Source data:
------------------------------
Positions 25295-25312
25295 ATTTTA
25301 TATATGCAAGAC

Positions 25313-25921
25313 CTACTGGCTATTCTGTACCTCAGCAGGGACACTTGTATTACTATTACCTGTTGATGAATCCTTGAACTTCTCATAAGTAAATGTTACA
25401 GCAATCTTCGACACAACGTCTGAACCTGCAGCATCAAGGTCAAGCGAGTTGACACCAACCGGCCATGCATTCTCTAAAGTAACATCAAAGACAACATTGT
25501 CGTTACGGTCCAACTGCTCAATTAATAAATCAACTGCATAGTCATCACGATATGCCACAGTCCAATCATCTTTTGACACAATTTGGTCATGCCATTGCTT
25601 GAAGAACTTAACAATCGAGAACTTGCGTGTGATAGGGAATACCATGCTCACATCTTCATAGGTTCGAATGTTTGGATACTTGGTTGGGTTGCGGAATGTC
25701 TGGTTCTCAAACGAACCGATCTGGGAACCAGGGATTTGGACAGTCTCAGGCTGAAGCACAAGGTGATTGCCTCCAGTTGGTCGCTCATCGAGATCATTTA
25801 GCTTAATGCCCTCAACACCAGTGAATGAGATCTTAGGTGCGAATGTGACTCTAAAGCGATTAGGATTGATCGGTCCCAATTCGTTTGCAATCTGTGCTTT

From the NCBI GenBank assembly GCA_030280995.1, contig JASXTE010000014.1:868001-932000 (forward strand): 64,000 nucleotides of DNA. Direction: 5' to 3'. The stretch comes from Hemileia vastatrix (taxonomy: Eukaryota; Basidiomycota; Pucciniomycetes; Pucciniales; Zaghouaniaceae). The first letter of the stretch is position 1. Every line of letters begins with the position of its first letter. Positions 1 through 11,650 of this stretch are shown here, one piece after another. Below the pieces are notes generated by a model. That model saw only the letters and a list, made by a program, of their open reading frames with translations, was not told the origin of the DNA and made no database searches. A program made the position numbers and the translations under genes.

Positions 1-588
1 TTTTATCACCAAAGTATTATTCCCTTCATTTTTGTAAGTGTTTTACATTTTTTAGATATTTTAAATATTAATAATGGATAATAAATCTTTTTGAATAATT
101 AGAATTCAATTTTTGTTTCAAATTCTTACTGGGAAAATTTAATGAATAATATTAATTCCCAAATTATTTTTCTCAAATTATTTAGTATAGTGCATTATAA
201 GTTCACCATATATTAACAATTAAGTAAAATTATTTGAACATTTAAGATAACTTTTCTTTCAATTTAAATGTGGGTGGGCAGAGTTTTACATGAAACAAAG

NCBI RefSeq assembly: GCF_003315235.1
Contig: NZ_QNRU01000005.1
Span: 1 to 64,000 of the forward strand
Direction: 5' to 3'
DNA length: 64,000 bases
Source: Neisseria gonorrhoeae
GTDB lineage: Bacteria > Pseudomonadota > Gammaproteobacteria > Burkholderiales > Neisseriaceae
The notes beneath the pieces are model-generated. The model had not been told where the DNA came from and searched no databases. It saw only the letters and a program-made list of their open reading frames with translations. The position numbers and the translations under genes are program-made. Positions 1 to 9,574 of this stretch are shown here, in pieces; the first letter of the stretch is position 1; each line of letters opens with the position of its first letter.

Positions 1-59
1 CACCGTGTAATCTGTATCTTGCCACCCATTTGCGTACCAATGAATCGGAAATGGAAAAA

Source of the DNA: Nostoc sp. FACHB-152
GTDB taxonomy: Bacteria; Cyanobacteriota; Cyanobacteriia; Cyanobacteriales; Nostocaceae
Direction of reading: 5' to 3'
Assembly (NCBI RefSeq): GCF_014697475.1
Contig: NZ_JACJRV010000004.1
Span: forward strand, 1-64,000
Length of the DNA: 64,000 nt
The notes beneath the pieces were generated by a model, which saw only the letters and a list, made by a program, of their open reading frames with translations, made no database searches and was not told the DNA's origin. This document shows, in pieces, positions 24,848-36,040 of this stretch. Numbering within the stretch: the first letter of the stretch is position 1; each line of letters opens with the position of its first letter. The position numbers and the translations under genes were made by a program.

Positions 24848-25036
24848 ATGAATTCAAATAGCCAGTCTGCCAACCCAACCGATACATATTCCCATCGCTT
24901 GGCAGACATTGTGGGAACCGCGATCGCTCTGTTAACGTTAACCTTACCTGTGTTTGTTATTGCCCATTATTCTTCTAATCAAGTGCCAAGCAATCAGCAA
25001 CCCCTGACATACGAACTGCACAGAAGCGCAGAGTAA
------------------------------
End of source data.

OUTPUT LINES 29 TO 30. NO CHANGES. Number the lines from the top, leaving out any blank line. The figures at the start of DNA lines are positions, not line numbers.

Assembly (NCBI RefSeq): GCF_014697475.1
Contig: NZ_JACJRV010000004.1